Amazon Fire TV with 4K Ultra HD first launched when 4K content was still figuring itself out, and the content choice was less than stellar.
Now Netflix and Amazon Video are pretty well stocked with the stuff, and so Fire TV has had a good think about how it can make the experience better.
The result? A new design, faster performance, an updated user experience and Alexa voice control. All worthwhile improvements, but it’s the latter that gives the Fire TV 4K the edge over its competition.
Design: A dangling dongle
The Fire TV 4K has had something of a makeover in 2017, from small set-top box to a Chromecast-esque dongle.
It’s a different look to the HD version of Fire TV. Instead of a large USB-stick design (that’s not always easy to fit into snug HDMI setups) it’s a small square box that connects to your TV with a short, flexible HDMI cable. It still needs mains power though, so you will need to find a spare plug to accommodate it – it can’t be powered by your TV’s USB port.
Other than that, it can be near invisible hanging behind your TV. It main connection is Wi-Fi (dual-band 802.11AC), so if your connection isn’t the strongest you’ll need to fork out £13.99 for the Ethernet adaptor. If you’re bothered about getting the very best 4K picture, that might not be a bad investment.
Fire TV 4K comes with the same Amazon Alexa voice remote that was included with the 2017 update to the regular Fire TV. It’s small but solidly built, with a circular D-pad and the standard controls for navigation and playback. There’s no volume buttons though, so you’ll need your standard TV remote for that.
If you’d rather, there is an Amazon Fire TV app for performing similar functionality, including Alexa voice search.
Features: Alexa joins the party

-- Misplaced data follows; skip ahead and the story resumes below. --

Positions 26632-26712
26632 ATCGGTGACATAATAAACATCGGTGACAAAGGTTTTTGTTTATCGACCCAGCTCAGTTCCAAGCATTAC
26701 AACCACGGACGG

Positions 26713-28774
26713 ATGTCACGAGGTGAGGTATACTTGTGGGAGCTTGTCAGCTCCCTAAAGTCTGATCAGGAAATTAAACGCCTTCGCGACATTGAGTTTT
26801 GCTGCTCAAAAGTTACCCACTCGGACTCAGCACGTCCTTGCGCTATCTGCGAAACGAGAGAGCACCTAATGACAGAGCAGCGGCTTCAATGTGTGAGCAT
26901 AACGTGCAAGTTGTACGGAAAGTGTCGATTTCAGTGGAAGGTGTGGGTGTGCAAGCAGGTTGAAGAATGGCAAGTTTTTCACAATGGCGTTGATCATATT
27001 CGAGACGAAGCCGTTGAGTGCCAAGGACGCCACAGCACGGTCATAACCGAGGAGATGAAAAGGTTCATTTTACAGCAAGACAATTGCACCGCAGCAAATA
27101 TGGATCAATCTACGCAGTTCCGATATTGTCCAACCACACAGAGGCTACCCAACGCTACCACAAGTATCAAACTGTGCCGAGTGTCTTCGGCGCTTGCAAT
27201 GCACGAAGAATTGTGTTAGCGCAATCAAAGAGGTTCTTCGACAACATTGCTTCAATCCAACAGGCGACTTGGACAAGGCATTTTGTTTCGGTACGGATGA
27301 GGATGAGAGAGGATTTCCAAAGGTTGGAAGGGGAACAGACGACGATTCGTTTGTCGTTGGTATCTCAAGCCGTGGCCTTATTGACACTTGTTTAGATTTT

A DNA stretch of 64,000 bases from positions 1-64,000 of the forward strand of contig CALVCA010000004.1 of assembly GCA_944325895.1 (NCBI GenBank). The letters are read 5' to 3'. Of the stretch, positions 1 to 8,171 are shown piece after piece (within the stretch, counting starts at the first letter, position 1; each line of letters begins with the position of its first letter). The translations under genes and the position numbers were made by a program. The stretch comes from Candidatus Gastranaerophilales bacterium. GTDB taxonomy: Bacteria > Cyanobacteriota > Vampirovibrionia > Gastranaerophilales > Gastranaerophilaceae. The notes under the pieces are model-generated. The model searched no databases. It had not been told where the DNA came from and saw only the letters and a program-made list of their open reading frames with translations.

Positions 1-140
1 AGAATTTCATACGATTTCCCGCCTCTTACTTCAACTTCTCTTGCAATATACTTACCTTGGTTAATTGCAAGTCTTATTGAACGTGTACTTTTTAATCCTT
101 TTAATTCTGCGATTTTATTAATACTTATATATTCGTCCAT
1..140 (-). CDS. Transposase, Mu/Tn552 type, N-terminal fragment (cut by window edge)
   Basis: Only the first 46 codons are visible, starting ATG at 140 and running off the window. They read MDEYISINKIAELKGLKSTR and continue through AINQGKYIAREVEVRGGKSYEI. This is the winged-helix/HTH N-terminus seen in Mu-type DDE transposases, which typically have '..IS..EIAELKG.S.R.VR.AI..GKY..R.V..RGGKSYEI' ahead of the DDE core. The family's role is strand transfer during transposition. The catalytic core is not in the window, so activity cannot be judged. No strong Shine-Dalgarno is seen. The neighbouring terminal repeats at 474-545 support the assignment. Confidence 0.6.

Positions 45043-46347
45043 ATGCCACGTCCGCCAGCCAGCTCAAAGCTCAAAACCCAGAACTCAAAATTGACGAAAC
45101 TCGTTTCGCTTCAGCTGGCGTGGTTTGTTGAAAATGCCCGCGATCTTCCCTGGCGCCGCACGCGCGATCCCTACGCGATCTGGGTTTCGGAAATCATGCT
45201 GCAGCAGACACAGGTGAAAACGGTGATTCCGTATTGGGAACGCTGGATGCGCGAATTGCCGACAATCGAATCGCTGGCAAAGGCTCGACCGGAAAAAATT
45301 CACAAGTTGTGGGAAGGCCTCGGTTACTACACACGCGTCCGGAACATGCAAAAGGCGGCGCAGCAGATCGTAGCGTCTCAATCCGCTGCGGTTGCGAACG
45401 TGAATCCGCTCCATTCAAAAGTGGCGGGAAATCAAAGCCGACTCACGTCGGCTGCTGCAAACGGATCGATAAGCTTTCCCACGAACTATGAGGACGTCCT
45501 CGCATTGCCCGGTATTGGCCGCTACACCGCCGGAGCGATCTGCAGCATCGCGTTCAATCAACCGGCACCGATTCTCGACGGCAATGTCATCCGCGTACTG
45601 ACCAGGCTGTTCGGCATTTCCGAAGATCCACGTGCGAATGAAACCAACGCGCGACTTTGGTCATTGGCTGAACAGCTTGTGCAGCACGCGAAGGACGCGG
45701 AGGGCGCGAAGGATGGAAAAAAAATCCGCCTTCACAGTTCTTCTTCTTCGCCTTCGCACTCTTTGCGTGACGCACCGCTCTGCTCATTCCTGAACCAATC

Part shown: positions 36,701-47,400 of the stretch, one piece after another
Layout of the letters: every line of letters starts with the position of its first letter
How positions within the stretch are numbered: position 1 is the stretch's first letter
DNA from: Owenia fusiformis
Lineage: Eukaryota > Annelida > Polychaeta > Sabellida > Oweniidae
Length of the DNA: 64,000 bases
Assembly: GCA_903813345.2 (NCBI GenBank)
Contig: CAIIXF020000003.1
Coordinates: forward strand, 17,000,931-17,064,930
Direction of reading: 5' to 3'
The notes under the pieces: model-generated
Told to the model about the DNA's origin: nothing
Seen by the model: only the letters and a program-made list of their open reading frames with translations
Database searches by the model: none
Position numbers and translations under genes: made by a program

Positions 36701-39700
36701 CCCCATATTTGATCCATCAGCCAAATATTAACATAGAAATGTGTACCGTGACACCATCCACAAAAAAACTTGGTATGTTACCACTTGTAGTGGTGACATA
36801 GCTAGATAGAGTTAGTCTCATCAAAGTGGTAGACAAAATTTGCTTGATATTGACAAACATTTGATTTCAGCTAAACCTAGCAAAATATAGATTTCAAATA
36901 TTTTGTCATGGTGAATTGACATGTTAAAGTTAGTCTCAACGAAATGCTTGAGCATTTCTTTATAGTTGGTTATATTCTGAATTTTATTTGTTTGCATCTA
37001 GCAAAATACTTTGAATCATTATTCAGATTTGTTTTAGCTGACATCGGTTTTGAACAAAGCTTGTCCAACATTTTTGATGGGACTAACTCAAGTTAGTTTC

Nice though the new design is, the Fire TV’s trump card is obviously Alexa voice search.
As we discovered in the standard Fire TV Stick, this works very well indeed. You can do everything you’d usually do with Alexa on any other device – check the weather, set a timer or control smart home kit, for instance – but here you can also ask Alexa to dig up content by actor or genre, and she’ll oblige.
Voice recognition is impressively accurate and Alexa can now handle natural language without too many problems, though results could sometimes use a bit of work. A search for Angelina Jolie brings up the TV show Criminal Minds and the 2011 Muppets movie, before suggesting films that Jolie has actually been in. Although admittedly now we’re hoping Jolie does appear in a future Muppets flick.
It’s a bit smarter with movie-based recommendations. Ask for Interstellar and it will bring it up, followed by suggestions for Gravity, Oblivion, Arrival and Inception.
Now Alexa has a place on your TV, she’s a bit more visual, too. An enquiry as to what the weather’s doing will bring up a panel with a week’s forecast; ask about your football team and it’ll display a live score as well as details about the next game.
You can also use Alexa to control playback, skipping backwards through a movie merely by asking her to rewind, for instance. Strangely, though, she can’t actually start playing anything in the first place; when we asked her to "Play Interstellar" from the search results, she merely suggested an Amazon Music playlist. A bit odd, but not catastrophic.
None of these enhancements are in themselves game-changing, but together they make voice control a truly useful feature, and I found myself using it here more than ever before on a TV.
Performance and interface: A Prime playground
Outside of Alexa, the reason you’ll be considering the Fire TV 4K is likely its ability to output video in 4K at 60fps, with HDR hopping in for the ride in the form of HDR10 (there’s no Dolby Vision support here). That’s an upgrade on the 30fps offering the previous version was capable of, thanks to a spec boost to HMDI 2.0.